We have also found that eucalyptus cyanophyla trees are absolute successes and thrive in the harsh conditions in this region.
    Than ks

    • Corinne says:

      How regular is your ‘regular watering?’ Some thing to consider is that you may be giving too much water. One deep soaking is worth many light waterings. You did not say what species of eremophila is involved and this information may help. Also what is the basic soil type, sand or loam or clay.

  6. Adrian says:

    Hi,Looking to plant a naitive trees along the boundary fence and would like to stagger plantings between tall and smaller trees/shubs etc what would you suggest

  7. Corinne says:

    Hi Adrian,
    I suggest some homework.
    1. What is the rainfall, are you going to be able to water for a while to establish the plants?
    2. What about frost? Wind?
    3. Height of plants required, and spread = number of plants required.
    4. Soil type: clay, loam, sand, rocky,acid,alkaline? ie. do some plants become yellow around the new growths?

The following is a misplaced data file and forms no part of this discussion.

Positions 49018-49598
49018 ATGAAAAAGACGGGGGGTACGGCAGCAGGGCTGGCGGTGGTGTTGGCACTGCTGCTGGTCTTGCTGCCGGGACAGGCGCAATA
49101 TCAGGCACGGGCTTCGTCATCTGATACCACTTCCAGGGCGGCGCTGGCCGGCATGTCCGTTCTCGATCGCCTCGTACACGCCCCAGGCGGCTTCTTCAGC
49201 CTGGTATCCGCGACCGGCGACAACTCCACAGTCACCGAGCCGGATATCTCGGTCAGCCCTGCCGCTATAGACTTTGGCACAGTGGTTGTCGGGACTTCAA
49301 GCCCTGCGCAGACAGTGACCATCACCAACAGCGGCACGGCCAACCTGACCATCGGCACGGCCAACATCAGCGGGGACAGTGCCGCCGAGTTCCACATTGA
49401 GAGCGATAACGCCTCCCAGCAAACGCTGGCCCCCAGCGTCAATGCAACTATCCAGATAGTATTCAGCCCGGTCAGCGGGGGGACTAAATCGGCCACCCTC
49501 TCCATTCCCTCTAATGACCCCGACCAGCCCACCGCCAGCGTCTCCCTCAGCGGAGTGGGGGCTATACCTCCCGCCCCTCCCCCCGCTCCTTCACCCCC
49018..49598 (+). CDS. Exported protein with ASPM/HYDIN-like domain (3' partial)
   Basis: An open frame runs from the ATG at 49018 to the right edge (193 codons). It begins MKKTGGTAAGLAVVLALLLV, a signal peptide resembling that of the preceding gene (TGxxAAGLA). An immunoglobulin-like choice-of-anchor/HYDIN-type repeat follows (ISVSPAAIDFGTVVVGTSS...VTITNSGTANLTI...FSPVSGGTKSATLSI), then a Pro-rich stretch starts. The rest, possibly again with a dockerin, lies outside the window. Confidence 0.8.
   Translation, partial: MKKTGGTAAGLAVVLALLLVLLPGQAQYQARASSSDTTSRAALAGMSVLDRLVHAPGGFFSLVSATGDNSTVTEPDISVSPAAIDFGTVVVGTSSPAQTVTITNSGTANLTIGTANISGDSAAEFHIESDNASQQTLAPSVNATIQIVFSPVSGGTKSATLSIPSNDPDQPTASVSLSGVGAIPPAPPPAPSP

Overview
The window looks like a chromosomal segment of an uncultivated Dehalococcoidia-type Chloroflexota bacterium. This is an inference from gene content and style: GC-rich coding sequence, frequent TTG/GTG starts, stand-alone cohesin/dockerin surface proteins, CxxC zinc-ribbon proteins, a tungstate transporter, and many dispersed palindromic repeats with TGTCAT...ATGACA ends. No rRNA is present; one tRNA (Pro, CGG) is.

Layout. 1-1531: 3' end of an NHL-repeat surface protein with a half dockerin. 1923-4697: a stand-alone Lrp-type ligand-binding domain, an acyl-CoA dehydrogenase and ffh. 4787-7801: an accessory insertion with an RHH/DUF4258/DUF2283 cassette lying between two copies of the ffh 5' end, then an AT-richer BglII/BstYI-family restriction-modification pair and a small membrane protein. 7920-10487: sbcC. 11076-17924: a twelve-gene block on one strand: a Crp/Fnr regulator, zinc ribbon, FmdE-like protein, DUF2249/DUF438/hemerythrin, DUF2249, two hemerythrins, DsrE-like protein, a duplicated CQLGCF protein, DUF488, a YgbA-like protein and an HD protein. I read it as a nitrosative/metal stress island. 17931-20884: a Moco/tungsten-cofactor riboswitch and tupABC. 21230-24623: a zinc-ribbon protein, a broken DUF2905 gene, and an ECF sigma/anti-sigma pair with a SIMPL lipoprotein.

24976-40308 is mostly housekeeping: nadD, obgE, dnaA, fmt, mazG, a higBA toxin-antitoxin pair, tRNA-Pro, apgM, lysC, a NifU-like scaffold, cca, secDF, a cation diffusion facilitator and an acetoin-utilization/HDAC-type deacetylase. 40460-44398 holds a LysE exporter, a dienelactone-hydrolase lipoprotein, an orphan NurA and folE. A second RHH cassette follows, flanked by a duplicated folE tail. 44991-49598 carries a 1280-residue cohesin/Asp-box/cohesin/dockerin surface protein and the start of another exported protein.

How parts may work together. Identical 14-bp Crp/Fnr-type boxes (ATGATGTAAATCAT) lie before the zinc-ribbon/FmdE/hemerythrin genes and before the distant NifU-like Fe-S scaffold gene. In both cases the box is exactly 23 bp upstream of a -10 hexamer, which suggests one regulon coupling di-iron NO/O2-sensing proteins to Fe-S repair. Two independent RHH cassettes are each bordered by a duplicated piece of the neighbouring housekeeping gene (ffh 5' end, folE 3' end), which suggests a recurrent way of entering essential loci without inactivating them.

5. What type of plants do you like? Do you like Eucalypts, melaleucas, eremophilas, etc.
    6. I would suggest 2 rows if you can. One for the tall trees, and shrubs forming another layer of windbreak.
    7. Track down your nearest indigenous plant nursery, like a Woods and Forests nursery and take some guidance from them. Add in what ever else you like within your climatic and gardening conditions.

  8. Randi says:


    I have recently moved to the Hunter Valley in NSW and am looking to plant a native tree that will grow and have strong branches for my future children to climb or even hang a swing. As the area and land is new to me… I was hoping you may have a suggestion.


  9. Bailee Read says: